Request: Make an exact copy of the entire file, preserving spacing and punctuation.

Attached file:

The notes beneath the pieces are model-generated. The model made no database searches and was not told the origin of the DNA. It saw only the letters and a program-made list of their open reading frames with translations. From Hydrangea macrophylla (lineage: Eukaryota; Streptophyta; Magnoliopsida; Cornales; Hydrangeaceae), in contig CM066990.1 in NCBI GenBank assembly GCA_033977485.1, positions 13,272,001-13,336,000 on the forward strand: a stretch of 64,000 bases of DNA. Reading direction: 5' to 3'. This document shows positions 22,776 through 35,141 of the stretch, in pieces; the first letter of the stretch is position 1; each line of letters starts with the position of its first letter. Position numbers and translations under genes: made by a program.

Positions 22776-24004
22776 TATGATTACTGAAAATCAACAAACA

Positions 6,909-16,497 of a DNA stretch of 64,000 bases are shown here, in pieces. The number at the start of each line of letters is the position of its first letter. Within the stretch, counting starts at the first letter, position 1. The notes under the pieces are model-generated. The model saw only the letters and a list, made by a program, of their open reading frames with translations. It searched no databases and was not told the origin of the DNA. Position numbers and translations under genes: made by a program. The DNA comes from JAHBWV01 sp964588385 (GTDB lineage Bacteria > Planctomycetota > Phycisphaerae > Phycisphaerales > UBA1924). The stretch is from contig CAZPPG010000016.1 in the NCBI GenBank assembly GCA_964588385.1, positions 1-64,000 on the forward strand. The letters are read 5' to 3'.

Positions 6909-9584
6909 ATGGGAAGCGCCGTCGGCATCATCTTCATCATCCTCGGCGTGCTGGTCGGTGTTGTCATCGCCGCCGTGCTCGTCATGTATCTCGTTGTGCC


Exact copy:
The notes beneath the pieces are model-generated. The model made no database searches and was not told the origin of the DNA. It saw only the letters and a program-made list of their open reading frames with translations. From Hydrangea macrophylla (lineage: Eukaryota; Streptophyta; Magnoliopsida; Cornales; Hydrangeaceae), in contig CM066990.1 in NCBI GenBank assembly GCA_033977485.1, positions 13,272,001-13,336,000 on the forward strand: a stretch of 64,000 bases of DNA. Reading direction: 5' to 3'. This document shows positions 22,776 through 35,141 of the stretch, in pieces; the first letter of the stretch is position 1; each line of letters starts with the position of its first letter. Position numbers and translations under genes: made by a program.

Positions 22776-24004
22776 TATGATTACTGAAAATCAACAAACA

Positions 6,909-16,497 of a DNA stretch of 64,000 bases are shown here, in pieces. The number at the start of each line of letters is the position of its first letter. Within the stretch, counting starts at the first letter, position 1. The notes under the pieces are model-generated. The model saw only the letters and a list, made by a program, of their open reading frames with translations. It searched no databases and was not told the origin of the DNA. Position numbers and translations under genes: made by a program. The DNA comes from JAHBWV01 sp964588385 (GTDB lineage Bacteria > Planctomycetota > Phycisphaerae > Phycisphaerales > UBA1924). The stretch is from contig CAZPPG010000016.1 in the NCBI GenBank assembly GCA_964588385.1, positions 1-64,000 on the forward strand. The letters are read 5' to 3'.

Positions 6909-9584
6909 ATGGGAAGCGCCGTCGGCATCATCTTCATCATCCTCGGCGTGCTGGTCGGTGTTGTCATCGCCGCCGTGCTCGTCATGTATCTCGTTGTGCC